"We're Getting There." I doubt a more fitting and honest a slogan ever existed.
In this age of shameless self-promotion, where everything is the best, the most, SEPTA's humble catchphrase stands out like one shining example of truth in advertising. Instead of aggrandizing themselves, the transit agency chose a clever double-entendre to describe their mediocrity. The first layer speaks of it's function: SEPTA will deliver you to a destination, though without any promise of speed, comfort, or style. The second layer reveals a rare admission by a company that it is not an industry leader -- and it isn't trying to make us believe differently. They are aware of their shortcomings, but they're trying, and they are asking for our understanding. Brilliant.
I suppose as the only game in town they know they cannot engage in braggadocio, though one would think that for the sake of dignity, SEPTA might use a bit more lavish and positive language. Or even just a favorable adverb. We're Really Getting There. Or maybe an exclamation point: We're Getting There! While I love SEPTA for their humbleness and candor, it's mostly because as a non-driving resident of Philadelphia, I had always relied heavily on trains, buses and trolleys as my principal modes of transport. That is, until the birth of my first child last October.
Being a parent and dying are the two things in life that you are completely unprepared for regardless of how much advice and instruction you've received. Obviously, I am not equating the two, but nothing can truly ready you for either experience. And so I found myself, bewildered but elated, upon the arrival of our beautiful Ella Jane. Not ready, but ready to learn, as if someone's life depended on it.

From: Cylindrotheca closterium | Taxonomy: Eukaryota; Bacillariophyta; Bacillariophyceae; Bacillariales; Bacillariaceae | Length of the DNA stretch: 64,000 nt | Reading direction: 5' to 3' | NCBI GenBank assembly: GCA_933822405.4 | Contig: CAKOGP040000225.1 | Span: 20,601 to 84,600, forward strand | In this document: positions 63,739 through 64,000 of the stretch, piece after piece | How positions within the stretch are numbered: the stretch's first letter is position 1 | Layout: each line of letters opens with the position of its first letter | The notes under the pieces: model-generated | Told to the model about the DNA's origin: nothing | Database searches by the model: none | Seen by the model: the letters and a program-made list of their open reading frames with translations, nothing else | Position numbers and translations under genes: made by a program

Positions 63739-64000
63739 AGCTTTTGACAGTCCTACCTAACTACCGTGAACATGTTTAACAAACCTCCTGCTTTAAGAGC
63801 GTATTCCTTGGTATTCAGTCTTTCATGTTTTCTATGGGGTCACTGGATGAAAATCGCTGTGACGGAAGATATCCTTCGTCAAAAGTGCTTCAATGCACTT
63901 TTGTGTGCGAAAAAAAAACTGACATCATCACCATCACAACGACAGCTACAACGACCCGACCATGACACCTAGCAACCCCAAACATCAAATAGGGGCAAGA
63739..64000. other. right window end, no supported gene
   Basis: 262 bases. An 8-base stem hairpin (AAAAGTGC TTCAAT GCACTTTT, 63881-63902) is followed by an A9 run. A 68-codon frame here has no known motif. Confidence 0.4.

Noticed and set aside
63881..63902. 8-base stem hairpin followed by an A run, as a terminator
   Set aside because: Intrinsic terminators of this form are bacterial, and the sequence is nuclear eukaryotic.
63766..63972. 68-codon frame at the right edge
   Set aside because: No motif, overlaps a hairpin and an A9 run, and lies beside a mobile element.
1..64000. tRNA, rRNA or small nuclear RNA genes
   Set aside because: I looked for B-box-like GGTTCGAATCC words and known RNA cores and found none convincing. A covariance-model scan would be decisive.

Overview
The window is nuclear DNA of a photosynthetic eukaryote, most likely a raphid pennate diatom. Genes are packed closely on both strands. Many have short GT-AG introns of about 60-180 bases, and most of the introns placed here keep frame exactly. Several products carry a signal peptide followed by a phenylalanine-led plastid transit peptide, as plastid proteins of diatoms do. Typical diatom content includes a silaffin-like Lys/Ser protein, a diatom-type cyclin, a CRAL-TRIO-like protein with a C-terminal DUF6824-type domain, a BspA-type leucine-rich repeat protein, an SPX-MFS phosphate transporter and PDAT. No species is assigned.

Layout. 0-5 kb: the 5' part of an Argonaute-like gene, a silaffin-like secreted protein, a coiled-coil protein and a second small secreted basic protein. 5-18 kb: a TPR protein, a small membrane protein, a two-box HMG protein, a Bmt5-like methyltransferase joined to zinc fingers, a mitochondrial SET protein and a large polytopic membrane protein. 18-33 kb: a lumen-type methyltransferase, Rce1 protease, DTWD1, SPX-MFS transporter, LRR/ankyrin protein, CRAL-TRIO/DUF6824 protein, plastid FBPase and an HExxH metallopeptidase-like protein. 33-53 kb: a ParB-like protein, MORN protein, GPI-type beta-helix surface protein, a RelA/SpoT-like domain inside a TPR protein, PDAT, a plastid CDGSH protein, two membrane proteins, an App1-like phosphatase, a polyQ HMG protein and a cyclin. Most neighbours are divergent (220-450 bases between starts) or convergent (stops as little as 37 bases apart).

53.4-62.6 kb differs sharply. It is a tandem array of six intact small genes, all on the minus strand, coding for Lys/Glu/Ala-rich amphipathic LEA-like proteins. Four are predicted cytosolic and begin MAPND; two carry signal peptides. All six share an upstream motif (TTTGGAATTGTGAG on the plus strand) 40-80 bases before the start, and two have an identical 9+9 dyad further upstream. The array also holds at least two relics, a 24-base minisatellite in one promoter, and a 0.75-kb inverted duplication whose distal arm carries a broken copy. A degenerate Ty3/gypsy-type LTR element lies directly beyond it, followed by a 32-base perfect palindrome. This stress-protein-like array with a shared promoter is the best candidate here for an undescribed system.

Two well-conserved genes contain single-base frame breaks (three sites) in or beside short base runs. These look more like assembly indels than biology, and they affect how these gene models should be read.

We didn't go out much during the first few cold months of her life, only to take short walks with the stroller to the store or to snow-covered
Near the end of March, I found out that in order to claim the $1,000 child tax credit, my child must have a social security number. I panicked and quickly decided that I would take her to the Social Security Administration office at 40th and Market Streets. While I stood on the corner and waited for the westbound #40 bus, I to tried to ease my anxiety by telling myself that the #40 was usually not too crowded. Of course, when the bus finally pulled up and the doors opened, I could see that it was packed, with people standing all around the driver, almost spilling into the street. My wife hates crowds, and if she was with us, she never would have let us get on, but I needed to get to the office before it closed. I tried to squeeze us into the belly of the bus, and with the baby strapped in a sort of front-worn backpack, her chest against mine, I attempted to avoid pressing against the passengers standing all around us.
It was oppressively hot, but the bus's heater inexplicably was turned on. So, I stood in the heat amidst a crowd of pressed bodies, and the little ball of heat tethered to my chest. I looked down at her face, and she looked back at me with wide eyes, bottom lip stuck out and quivering. I tried to gently sshh her, but the lip quiver turned into a wail. It's not like we were at the symphony; still it is embarrassing when you are the one with the screaming child. I tried to gently bounce her up and down to soothe her, but that only served to shake up the full bottle of milk that she drank right before we left and now sat unsettled in her stomach. The milk. The heat. The movement of the bus. The upsetment. The inevitable happened.
It would have been worse had she been facing away from me. As it was, I took the brunt of it, though our packed-in neighbors to the sides were also hit. Dripping and in shock, I sheepishly apologized to those around us, trying to avoid direct eye contact. I had forgotten to bring any cloths or wipes, but even if I had, there was no room to attempt any sort of cleanup. I knew that I needed to flee the scene of this disaster. Seeing that we weren't far from our stop, I started inching towards the door, again begging everyone's pardon, using the screaming, soaked baby to part the way through the visibly disgusted and annoyed throng.
As I reached the back exit and strained through strange arms to push the stop button, I glanced up at the sign above the door and smiled widely. We're Getting There.
Marc Lomax lives in